STC.UNM v. Intel Corporation

Filing 218

MOTION for Reconsideration STC.UNM'S RULE 19 MOTION TO CORRECT STANDING AND REQUEST FOR RECONSIDERATION by STC. UNM. (Attachments: # 1 Exhibit A, # 2 Exhibit B, # 3 Exhibit C, # 4 Exhibit D, # 5 Exhibit E, # 6 Exhibit F)(Vogt, Keith)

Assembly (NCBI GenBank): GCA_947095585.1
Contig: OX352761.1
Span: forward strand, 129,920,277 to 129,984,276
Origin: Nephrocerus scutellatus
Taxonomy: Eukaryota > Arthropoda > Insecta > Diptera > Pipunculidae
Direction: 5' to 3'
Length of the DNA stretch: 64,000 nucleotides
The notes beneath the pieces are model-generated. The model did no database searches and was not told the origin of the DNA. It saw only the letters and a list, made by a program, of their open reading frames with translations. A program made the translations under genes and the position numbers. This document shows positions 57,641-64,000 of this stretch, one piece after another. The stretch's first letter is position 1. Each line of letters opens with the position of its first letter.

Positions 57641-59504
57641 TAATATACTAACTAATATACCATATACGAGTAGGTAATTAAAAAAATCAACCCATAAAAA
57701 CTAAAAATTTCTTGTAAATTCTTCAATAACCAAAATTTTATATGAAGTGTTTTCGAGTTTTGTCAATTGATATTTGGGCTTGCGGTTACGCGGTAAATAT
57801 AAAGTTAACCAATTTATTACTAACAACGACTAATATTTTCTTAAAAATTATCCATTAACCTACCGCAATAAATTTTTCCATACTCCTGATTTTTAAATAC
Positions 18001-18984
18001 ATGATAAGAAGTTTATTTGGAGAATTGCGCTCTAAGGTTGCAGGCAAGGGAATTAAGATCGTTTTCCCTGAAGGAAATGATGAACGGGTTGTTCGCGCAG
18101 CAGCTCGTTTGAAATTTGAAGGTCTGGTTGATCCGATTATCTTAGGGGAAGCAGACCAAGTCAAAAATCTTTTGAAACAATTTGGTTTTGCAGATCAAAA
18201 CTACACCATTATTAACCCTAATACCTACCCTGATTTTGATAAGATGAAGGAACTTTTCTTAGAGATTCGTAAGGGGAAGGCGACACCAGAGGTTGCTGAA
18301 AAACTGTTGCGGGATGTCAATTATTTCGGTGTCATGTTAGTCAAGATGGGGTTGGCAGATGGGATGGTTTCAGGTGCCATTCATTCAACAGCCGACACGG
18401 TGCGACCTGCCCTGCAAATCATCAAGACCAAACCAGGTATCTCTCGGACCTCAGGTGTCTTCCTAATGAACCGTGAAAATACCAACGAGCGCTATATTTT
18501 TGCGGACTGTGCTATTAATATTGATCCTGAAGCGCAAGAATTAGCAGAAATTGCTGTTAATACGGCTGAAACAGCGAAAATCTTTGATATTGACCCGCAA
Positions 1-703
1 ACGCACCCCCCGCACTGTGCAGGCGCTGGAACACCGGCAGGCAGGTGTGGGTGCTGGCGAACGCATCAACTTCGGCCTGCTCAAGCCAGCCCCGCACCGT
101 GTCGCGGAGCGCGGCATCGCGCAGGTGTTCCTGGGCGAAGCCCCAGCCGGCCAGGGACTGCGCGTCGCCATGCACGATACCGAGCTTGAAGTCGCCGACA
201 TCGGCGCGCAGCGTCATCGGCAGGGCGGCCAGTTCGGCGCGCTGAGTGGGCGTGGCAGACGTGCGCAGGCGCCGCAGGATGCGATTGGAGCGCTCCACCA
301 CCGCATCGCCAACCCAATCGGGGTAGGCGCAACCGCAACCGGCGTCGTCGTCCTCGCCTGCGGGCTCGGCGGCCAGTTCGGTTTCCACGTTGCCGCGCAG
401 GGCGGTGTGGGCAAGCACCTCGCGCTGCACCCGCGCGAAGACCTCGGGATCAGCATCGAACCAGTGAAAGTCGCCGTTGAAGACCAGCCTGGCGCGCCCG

Download PDF